Dennis walked in the back door of the Newton’s small house. “Morning, Alice, where’s Ralph?”
“He might be in the back yard.”
“I didn’t see him, and I came in that way.”
A sly smile was on Alice’s face. “How deep did you dig.”
Dennis looked surprised and then grinned as well. “Oh, come on, having him home all the time can’t be that bad.”
“Then you try living with him twenty-four-seven, and you tell me.”
“Did I hear someone talking about me?” Ralph strolled in the kitchen, holding his enormous round belly. “I’m hungry, Alice. Any chicken left?”
“You ate it for breakfast.”
“Oh yeah, forgot. Well, I’ll just fix a late-morning sandwich. Don’t want to drink beer on an empty stomach.” Looking at his buddy, Dennis, holding a large sack. “You got the beer for the game today?”
“Right here.” Dennis patted the sack and grinned.
Ralph eyed Alice as she eyed the beer. “Not one word. I put up with your cat.”
“Oh, Jeeze,” Dennis jerked at the mention of ‘The Beast,’ as he called it.
“Here, Tango, here kitty, kitty,” Alice called her pet.
A wall-shaking growl. Into the kitchen strolled a three-hundred-pound tiger. “Oh, there you are, Tango, come to mommy.”
With that, the tiger lumbered toward her, knocking over a chair as he switched his tail, heading to Alice. “Sweet kitty.” She stroked his chin, and he appeared to be smiling.
Dennis backed against the counters. “That mouth on your beast could take your hand off, Alice.”
“I’ve had him since he was only a few weeks old. He’s tame as a puppy.” With that, ‘the beast’ plopped on the kitchen floor occupying much of it. “I don’t know who eats more, Ralph or Tango,” Alice said.
“He eats more than both of us, Alice. We can barely afford it, and you told me he isn’t grown yet.”
“No, his daddy is six-hundred pounds. Tango’s in his youth. And he’s so playful.”
“I’ll say, the neighbor’s pit bull ran over when he got loose, and your monster ate him.”
“Now, Ralph. Remember, we don’t talk about that.”
“Well, you owe me on that one.”
Ralph regarded Tango resting on the floor, his sides moving in and out rhythmically as he breathed and appeared to be smiling. “And another thing, Alice, I’m getting tired of having to swipe the out-of-date meats from the dumpster behind the supermarket. It’s a filthy business just to get enough to keep your pet from eating the furniture.”
“Now, remember, you thought baby Tango was as cute as a button when we first got him. You even fed him one of your t-bone steaks.” Alice crossed her arms and gave her head a nod to let Ralph know that getting her pet was not exclusively her idea.
Ralph nodded in agreement.
Dennis still had a look of fear on his face, and on tip-toes, he eased his way around the kitchen counters closer to the refrigerator.
Turning to Dennis, Ralph pointed to the den. “Let’s get ready for the game. Put the beer in the fridge. What else you got planned tonight?”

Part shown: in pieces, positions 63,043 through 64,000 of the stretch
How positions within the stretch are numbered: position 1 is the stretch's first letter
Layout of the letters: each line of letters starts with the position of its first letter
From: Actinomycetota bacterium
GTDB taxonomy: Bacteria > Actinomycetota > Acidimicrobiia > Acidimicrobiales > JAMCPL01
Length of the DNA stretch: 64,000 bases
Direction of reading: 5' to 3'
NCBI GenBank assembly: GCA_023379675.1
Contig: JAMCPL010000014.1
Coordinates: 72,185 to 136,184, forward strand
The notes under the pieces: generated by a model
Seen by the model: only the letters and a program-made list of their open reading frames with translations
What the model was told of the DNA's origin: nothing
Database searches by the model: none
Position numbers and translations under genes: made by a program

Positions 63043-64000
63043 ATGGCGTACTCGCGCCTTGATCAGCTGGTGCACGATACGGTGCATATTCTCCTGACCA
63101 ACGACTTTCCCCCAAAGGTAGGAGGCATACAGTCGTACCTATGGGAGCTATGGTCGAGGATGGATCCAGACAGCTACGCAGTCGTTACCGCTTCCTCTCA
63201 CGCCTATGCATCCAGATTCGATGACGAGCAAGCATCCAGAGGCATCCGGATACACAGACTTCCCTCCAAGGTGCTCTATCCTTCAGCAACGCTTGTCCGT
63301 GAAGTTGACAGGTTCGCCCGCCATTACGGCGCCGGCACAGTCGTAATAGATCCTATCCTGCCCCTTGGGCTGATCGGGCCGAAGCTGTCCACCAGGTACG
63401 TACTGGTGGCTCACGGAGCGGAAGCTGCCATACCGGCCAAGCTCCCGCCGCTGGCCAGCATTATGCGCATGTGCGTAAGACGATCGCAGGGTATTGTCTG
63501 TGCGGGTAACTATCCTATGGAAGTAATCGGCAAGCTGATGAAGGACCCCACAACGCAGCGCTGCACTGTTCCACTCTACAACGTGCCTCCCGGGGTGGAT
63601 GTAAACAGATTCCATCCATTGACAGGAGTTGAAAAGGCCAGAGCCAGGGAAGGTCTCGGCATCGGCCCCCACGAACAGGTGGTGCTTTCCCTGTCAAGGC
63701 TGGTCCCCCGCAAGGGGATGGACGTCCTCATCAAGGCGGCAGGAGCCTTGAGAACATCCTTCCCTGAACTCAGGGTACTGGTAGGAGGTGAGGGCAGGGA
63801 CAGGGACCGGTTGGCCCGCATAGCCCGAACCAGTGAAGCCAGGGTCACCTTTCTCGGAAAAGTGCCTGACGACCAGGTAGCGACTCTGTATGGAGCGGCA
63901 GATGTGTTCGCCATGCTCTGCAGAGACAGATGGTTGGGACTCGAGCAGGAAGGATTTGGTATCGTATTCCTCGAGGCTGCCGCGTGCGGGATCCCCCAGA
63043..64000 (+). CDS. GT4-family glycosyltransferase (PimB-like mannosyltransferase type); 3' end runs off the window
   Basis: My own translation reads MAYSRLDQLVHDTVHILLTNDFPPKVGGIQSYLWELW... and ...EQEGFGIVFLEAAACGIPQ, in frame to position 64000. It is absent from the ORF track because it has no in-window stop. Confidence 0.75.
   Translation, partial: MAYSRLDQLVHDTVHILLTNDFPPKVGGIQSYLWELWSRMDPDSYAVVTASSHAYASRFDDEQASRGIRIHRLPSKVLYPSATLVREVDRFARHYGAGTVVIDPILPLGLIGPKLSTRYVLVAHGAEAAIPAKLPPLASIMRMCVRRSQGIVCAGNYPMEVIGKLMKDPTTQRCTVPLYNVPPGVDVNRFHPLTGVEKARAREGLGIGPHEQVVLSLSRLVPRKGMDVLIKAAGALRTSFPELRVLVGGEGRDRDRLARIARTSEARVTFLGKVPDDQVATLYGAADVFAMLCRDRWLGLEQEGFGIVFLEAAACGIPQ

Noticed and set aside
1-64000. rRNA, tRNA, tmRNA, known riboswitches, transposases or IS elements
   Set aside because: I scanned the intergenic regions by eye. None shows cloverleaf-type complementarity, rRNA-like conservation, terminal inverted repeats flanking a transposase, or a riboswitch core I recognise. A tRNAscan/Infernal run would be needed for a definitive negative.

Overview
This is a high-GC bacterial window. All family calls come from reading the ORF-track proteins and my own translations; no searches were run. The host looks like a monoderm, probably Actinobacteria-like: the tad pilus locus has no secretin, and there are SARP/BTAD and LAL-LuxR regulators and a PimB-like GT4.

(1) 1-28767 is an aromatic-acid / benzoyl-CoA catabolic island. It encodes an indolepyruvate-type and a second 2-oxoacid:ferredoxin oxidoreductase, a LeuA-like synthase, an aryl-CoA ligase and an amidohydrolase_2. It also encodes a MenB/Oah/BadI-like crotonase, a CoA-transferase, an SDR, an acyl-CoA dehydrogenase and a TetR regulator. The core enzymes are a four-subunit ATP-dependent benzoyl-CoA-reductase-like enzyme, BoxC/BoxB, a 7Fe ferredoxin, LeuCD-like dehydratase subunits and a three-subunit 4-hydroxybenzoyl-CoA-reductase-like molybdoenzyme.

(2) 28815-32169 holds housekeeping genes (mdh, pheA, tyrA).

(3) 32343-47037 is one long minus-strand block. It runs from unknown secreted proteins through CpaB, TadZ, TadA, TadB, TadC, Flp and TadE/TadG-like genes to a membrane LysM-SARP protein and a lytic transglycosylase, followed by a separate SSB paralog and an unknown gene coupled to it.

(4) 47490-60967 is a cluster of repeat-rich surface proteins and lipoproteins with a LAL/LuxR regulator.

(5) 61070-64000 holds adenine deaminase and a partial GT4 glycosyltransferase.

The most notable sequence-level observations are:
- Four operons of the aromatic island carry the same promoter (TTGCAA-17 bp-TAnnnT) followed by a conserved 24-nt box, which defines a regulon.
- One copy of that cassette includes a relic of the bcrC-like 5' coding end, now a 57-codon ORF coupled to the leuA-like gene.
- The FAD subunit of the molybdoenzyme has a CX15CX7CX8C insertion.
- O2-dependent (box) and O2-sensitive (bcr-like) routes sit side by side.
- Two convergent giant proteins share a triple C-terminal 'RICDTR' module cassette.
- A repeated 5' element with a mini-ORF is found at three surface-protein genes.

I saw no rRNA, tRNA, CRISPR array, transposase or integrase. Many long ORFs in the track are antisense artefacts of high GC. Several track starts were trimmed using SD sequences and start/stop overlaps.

“I got a blind date at seven.”
“Great, Dennis, you need to get out and date since your wife disappeared.”
Dennis held his palms up. “Alice’s cat ate her.”
“Now, now Dennis, you know we don’t talk about that either.” Alice was pointing her finger and making motions back and forth with a scolding look in her eye. “I am glad you got a date. It’ll be good for you.” She turned to the sink to dry a king-size bowl with ‘Kitty’ lettered on the side.
“Where’s his litter box?” Dennis wore a puzzled look and dipped his head at the smiling tiger on the floor.
“We use the hall bathtub. It’s got a hundred pounds of litter in it. Ralph drilled holes in a snow shovel that we use to sift the litter.”
Ralph scratched his chin. “Dennis, did you ever check the lost lottery ticket?”
“I picked the same numbers I always pick, and it sure looked like I got them all, but no, I haven’t found the ticket yet. Still looking.”
“Hope you find it. Two dollars of that five-dollar ticket is mine, and if it’s a winner, we’re both rich, my friend.”
They sat in the overstuffed chairs in the den. The stuffing oozed out of scratches on the sides and back of the chairs. “Hey, when you gonna get some new chairs, Ralph?”
Yeah, it’s about time to revisit the mission store to pick up some more used recliners. Anything is in better shape than the ones Alice’s kitty has worked on for a while.”
The TV played the pre-game show was just starting.
“Get comfortable, Dennis. Like me.”
Dennis looked surprised. “You mean strip to just my boxer shorts and socks?”
“No, no, you idiot. Take off your jacket and shoes if you want.”
As Dennis removed his shoes, a slip of paper fell to the floor. Ralph noticed it.
“Hey, look there, Dennis. That looks like a lottery ticket.”
Dennis retrieved it, somewhat dirty and wrinkled. “Now, I remember where I put it for safekeeping.”
Ralph checked the State lottery web site, and all the numbers were there as he listened to his buddy call each one out loud. “Yep, they’re all there.”
“Hooray, we won.” Dennis waved his arms in the air.
“Hold on, buddy, there’s more numbers here than your ticket. Our ticket is only worth $100 bucks.”
Dennis was still happy. He finally won something. “It’ll be enough to pay for another fine date with Irene.”
“Wait a minute. I thought you said this was a blind date?” Ralph was puzzled.
“I did. Irene’s a sweet woman, and she walks with a striped cane. She’s blind.”
Ralph patted Dennis on the back. “Well, if you get tired of her, take Alice’s pet kitty for a walk. Kitty has her harness and leash. Your blind date problems will be over, just like…” Ralph snapped his fingers. “like that.”